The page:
The Joy to Lead Podcast

Establishing a Culture of Trust & Improving Your Conversational Skills

April 30, 2020 Kaylan Thompson Episode 18
The Joy to Lead Podcast
Establishing a Culture of Trust & Improving Your Conversational Skills
Chapters
The Joy to Lead Podcast
Establishing a Culture of Trust & Improving Your Conversational Skills
Apr 30, 2020 Episode 18
Kaylan Thompson

One of the biggest fears I help each and every client first overcome is the fear of trusting others in their business.

So, how do you initiate a culture of trust? Culture is built on relationships, which are built on conversations. To create a culture of trust, you must establish a rapport of trust with your team.

Here are the 5 steps to creating trust through your conversations and building a culture of trust - one conversation at a time!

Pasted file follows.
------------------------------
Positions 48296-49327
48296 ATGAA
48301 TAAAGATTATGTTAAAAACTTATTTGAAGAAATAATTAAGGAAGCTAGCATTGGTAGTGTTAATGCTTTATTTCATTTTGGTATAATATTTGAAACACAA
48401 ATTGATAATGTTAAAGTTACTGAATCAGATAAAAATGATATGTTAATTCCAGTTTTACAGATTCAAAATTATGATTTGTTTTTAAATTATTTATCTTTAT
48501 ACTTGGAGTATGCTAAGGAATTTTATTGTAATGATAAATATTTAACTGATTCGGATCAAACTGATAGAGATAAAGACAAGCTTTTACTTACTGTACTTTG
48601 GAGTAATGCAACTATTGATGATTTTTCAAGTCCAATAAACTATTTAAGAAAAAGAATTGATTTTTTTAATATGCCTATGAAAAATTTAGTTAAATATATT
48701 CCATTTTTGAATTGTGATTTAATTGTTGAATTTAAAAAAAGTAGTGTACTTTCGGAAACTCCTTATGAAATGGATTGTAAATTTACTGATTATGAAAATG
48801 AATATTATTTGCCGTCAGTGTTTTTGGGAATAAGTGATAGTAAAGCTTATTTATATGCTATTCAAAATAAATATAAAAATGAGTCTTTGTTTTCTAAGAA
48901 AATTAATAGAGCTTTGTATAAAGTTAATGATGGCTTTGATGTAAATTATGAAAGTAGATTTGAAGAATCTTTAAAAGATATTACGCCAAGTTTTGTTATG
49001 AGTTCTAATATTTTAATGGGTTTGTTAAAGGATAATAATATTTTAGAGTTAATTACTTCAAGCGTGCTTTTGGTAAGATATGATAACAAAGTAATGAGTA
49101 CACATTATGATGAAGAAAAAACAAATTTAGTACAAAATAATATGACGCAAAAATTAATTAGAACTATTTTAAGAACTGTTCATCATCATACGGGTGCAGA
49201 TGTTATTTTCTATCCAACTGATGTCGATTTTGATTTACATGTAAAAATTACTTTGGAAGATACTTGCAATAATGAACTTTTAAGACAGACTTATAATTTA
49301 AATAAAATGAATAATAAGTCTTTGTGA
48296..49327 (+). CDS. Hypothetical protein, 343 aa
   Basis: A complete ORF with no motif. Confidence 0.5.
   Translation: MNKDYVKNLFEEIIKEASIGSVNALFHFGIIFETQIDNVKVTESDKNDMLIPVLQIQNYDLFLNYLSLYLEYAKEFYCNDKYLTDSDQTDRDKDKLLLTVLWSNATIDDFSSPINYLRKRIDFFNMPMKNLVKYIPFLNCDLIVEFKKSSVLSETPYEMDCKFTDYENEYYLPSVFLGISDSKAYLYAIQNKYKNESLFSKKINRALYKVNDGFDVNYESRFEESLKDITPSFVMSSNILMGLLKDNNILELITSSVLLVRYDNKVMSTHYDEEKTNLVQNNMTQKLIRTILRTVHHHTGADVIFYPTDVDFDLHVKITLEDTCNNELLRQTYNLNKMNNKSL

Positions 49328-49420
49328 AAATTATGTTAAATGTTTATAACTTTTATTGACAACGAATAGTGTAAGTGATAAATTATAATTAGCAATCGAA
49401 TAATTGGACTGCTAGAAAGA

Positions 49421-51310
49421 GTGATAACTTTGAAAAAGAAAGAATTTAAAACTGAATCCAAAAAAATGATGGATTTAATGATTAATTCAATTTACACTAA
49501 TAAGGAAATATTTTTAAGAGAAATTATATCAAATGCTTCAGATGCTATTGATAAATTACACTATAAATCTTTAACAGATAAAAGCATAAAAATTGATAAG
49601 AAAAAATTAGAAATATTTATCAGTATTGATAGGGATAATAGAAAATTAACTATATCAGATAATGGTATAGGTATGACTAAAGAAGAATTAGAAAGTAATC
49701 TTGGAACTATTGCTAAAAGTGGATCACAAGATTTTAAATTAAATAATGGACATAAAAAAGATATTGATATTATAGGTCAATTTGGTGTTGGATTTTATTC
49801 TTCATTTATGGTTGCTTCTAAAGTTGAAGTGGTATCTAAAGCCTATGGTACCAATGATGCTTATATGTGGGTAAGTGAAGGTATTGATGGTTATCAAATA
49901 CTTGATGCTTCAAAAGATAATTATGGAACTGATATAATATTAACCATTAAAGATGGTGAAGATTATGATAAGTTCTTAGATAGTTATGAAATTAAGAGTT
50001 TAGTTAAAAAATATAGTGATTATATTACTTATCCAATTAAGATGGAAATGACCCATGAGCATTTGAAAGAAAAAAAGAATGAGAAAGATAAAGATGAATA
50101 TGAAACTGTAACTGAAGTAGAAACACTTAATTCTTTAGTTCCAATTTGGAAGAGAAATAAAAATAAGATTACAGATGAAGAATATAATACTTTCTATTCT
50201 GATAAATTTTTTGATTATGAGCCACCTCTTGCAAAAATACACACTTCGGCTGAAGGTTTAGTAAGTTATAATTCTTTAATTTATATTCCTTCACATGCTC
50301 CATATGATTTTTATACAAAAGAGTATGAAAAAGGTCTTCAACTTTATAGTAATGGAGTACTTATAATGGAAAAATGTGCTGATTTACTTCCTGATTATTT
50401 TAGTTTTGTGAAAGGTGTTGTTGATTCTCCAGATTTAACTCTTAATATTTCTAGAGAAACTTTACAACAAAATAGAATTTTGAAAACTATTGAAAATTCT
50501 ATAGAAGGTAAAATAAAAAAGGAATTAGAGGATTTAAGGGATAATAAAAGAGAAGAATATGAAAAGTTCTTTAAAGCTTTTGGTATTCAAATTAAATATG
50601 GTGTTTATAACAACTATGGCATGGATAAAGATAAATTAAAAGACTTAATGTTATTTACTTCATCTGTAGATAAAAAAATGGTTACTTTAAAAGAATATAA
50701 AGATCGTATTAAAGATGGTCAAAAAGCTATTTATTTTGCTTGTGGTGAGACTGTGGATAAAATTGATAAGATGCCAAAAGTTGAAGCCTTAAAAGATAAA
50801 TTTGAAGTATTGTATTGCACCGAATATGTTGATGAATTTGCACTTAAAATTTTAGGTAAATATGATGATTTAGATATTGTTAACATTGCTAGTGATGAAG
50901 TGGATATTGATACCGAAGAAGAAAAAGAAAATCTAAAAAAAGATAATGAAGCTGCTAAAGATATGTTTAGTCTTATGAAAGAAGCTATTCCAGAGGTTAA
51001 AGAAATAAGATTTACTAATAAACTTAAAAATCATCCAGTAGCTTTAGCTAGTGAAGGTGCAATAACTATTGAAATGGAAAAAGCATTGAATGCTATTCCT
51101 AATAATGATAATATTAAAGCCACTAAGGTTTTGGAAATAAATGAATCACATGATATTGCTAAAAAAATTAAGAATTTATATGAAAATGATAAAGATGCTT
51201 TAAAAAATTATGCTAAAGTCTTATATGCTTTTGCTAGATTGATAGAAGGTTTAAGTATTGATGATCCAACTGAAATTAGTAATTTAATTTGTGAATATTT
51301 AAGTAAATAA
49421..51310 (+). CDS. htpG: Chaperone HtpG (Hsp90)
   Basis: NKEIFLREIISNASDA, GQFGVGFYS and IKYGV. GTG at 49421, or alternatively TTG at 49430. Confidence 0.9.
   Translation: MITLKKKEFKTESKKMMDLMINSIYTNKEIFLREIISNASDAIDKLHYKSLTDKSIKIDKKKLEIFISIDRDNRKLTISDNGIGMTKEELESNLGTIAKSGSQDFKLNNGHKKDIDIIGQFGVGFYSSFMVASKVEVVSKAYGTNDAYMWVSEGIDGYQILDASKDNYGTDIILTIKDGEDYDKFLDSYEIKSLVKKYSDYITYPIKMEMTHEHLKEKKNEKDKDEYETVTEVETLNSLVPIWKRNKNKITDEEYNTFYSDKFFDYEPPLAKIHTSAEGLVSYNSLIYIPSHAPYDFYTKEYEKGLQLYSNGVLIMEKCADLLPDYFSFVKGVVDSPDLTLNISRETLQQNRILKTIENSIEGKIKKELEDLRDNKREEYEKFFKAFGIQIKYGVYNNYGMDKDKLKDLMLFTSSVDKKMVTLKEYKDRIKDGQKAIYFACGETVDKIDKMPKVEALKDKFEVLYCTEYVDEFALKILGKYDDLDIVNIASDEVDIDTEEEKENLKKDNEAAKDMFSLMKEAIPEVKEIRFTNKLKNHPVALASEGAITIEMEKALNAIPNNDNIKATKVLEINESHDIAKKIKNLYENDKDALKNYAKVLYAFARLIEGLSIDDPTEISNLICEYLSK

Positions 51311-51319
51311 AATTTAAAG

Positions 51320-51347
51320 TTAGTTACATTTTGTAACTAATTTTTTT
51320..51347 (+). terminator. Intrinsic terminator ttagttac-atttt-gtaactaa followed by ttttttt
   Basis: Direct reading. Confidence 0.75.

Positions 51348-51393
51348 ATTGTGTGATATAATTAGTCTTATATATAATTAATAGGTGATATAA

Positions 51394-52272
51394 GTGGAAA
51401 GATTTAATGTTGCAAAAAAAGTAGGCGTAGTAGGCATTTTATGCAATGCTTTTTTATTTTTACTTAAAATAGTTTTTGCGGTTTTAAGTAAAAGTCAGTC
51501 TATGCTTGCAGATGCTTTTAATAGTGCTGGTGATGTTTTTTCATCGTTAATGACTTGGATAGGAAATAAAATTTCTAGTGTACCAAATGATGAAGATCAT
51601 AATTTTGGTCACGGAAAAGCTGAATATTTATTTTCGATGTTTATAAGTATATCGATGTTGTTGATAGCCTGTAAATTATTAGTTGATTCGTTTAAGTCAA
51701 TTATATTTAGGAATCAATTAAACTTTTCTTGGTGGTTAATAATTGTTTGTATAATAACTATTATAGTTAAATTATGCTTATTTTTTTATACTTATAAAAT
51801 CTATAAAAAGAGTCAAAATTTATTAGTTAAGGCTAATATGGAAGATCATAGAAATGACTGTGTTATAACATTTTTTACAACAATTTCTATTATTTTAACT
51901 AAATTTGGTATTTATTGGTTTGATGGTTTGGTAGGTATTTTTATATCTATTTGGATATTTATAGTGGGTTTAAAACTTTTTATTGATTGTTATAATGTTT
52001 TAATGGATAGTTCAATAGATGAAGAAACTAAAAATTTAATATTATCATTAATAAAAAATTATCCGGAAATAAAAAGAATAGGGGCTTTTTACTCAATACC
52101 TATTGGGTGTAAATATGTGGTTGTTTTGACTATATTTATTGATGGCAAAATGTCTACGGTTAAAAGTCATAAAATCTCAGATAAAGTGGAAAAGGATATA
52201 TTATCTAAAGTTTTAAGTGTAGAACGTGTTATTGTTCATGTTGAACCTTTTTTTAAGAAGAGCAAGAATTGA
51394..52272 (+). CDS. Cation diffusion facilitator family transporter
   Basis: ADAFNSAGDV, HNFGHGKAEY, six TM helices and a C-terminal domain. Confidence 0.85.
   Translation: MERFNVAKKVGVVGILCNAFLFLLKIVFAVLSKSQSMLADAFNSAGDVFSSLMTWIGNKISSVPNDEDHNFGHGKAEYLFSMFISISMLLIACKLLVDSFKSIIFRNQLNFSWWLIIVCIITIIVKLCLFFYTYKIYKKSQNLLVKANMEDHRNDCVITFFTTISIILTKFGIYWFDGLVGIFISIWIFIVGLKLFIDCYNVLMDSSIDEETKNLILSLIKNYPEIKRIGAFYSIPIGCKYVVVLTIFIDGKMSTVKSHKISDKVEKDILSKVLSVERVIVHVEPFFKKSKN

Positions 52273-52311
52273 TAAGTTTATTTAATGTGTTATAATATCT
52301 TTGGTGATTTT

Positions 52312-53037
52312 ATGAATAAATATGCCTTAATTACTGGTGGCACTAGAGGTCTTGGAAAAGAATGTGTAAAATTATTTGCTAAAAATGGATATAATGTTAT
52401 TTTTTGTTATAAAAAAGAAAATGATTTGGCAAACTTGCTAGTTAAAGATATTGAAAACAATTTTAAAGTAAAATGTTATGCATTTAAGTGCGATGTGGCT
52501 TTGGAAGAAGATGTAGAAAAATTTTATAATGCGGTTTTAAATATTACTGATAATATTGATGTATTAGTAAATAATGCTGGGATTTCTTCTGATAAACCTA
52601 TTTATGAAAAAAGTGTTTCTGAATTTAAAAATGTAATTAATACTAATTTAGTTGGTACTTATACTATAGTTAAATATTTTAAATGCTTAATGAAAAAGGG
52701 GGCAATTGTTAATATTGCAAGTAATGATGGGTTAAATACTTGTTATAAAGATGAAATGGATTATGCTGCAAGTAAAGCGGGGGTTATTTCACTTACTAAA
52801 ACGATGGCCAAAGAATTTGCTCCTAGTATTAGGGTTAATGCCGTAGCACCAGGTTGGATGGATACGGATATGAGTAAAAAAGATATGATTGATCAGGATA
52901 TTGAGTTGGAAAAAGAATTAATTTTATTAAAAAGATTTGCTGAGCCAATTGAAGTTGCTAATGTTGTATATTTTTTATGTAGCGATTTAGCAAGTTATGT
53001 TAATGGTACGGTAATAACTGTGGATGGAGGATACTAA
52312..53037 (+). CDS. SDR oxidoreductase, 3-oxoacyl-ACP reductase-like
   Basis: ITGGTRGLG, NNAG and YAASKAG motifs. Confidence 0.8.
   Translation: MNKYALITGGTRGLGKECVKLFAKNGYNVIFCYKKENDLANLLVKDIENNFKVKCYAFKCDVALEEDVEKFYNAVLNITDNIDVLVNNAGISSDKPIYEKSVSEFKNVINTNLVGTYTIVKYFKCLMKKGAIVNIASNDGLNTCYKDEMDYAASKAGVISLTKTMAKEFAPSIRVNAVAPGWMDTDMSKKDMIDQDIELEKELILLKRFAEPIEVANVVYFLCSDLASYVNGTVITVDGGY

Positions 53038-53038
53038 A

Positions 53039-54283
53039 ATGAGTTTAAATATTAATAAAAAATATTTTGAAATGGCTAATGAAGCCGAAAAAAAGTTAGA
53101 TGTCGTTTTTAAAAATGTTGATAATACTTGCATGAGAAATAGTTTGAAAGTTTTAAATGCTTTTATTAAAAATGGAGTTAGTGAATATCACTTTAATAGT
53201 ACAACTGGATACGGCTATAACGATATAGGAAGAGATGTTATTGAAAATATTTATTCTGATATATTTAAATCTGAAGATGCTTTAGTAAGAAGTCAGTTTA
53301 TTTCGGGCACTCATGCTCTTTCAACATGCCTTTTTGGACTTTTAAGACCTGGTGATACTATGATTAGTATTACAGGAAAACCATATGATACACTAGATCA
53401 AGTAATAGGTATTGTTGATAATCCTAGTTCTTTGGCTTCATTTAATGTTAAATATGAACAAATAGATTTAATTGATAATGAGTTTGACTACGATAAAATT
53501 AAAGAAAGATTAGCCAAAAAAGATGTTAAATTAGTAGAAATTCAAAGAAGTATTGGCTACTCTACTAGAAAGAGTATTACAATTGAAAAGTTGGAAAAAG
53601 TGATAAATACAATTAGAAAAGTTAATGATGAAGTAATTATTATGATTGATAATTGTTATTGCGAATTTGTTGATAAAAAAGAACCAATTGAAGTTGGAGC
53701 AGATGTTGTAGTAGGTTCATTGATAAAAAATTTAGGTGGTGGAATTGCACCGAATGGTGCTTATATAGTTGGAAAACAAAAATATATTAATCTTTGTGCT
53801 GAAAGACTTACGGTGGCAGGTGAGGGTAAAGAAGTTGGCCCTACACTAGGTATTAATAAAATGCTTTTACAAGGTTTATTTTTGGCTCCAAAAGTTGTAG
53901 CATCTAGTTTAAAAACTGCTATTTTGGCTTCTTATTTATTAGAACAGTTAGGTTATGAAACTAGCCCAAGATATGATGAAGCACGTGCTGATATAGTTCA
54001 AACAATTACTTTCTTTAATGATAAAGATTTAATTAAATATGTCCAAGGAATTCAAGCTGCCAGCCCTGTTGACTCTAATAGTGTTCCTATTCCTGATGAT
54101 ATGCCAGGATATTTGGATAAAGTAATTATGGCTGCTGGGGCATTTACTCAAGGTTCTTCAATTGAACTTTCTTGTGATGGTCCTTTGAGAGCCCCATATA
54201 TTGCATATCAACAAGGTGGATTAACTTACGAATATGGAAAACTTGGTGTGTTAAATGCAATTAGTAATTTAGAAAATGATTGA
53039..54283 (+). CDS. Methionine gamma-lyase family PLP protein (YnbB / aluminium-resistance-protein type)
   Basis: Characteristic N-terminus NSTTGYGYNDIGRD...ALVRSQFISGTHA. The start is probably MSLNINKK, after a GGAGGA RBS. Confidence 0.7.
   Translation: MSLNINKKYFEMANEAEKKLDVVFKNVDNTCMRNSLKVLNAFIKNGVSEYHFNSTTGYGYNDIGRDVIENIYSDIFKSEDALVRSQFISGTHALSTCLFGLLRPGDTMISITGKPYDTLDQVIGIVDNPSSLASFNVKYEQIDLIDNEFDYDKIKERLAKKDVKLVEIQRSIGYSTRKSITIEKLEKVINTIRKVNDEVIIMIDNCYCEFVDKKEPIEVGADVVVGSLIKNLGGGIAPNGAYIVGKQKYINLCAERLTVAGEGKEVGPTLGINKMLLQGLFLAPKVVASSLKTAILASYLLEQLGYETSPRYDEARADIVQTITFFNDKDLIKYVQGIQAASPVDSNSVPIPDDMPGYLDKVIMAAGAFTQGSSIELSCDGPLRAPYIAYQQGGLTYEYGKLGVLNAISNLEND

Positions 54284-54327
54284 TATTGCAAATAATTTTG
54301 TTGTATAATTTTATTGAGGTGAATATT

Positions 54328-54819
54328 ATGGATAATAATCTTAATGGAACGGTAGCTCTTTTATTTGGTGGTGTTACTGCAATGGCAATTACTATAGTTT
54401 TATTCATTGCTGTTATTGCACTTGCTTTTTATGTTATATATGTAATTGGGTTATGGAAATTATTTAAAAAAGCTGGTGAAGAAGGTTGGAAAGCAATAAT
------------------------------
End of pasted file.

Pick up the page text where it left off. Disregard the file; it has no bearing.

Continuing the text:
Shownotes can be found at www.joytolead.com/culture
Read Conversational Intelligence by Judith Glaser - https://amzn.to/3ba2W75 

Show Notes Transcript

One of the biggest fears I help each and every client first overcome is the fear of trusting others in their business.

So, how do you initiate a culture of trust? Culture is built on relationships, which are built on conversations. To create a culture of trust, you must establish a rapport of trust with your team.

Here are the 5 steps to creating trust through your conversations and building a culture of trust - one conversation at a time!

Shownotes can be found at www.joytolead.com/culture